Leisa Reichelt’s post On documentation (or lack thereof) rang a lot of bells for me. Until my most recent engagement, it had been many years since I’d produced a specification collating together a range of information architecture deliverables into a single formal project deliverable that was then handed over to developers for implementation.
Like Leisa, I would categorise the documentation I have produced over the last 5 or so years as “just enough” followed up with lots of collaboration. By this I mean the antithesis of thorough documentation of every aspect of an interface. Instead I would produce a series of interim materials that are enough to get other members of a project team all working towards a shared goal, and support that through face-to-face communication. (By this I mean exemplar wireframes, templates, interface rules, etc).
I think this non-formal specification approach is more in the spirit of user-centred design as it demands collaboration and facilitates iteration without the requirement to continually go back and update the documentation (surely a bugbear of more than just this IA).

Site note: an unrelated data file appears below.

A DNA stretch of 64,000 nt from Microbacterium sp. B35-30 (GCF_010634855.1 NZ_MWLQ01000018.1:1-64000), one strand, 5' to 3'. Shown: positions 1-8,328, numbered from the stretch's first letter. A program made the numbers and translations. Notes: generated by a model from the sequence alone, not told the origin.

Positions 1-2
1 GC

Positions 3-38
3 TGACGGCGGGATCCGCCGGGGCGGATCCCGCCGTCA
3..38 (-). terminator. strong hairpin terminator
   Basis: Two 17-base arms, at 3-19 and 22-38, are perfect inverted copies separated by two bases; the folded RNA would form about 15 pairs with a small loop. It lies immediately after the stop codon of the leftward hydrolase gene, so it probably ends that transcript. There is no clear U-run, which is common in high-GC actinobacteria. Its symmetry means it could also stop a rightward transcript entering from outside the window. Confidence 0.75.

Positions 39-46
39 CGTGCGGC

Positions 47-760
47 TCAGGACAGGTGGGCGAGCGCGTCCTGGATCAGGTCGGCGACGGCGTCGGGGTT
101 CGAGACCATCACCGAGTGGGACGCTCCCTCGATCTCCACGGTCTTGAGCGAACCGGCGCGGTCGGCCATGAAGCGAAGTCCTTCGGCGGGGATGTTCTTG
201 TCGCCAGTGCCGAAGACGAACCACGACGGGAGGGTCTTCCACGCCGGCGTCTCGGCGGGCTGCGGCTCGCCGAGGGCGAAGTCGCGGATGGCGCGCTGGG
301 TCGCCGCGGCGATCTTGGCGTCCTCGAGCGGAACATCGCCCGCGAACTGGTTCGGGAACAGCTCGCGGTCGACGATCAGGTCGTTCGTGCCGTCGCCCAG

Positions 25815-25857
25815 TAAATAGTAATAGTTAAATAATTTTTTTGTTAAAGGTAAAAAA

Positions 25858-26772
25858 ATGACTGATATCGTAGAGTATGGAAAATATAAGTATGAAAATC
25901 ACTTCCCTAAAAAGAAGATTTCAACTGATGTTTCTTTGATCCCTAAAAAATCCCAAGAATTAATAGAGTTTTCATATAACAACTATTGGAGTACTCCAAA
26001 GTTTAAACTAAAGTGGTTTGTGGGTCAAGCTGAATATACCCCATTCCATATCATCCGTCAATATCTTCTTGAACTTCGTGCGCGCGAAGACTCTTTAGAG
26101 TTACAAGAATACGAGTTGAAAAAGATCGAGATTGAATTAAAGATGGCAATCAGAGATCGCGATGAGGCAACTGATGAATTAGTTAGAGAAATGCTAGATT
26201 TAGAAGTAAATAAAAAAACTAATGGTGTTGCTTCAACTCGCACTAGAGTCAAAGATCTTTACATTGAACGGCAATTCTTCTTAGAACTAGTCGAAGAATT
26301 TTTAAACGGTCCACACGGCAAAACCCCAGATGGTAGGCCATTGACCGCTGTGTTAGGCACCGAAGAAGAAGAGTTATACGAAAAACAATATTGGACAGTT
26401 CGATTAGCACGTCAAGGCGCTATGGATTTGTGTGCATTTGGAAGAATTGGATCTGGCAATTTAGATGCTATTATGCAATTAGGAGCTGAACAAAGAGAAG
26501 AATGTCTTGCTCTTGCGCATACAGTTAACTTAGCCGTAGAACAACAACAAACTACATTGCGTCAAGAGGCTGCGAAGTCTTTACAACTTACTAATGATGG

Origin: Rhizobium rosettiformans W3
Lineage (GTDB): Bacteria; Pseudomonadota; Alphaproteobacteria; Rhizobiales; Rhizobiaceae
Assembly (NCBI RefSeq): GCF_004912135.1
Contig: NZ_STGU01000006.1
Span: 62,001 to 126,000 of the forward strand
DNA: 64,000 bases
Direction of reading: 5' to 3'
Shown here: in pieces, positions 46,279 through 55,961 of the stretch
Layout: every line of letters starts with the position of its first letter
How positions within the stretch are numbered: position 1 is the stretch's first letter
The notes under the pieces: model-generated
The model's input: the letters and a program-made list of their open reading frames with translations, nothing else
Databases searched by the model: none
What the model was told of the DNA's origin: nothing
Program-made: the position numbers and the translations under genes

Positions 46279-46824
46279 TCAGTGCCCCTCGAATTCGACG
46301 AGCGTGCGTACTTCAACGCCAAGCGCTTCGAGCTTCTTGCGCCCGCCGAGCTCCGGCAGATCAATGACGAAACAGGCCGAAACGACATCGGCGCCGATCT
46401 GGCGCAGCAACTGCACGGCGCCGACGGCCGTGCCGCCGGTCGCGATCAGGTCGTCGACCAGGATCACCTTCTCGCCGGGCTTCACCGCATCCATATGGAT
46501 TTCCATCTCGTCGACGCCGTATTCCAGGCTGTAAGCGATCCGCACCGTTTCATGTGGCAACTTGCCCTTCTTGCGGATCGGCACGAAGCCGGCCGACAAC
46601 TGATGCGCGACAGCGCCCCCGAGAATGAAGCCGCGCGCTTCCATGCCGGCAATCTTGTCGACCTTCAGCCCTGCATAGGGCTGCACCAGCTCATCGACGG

To summarise, I prefer a documentation light approach because:
- It encourages and enables you to keep on iterating far later in the project.
- It makes more parties (i.e. developers) creatively engaged in the project.
- It ensures that the designers (i.e. IAs) maintain involvement in the project while it is being coded.
- It removes the temptation of focussing on your deliverable rather than the user experience of the final product. You will not be able to point at the spec and say “they didn’t implement it right”.
- It requires communication and collaboration.
- It is the antithesis of the waterfall development approach!
I am not saying no documentation, but all too often documentation is something we hide behind. Try existing with less documentation and you will have a far more collaborative project.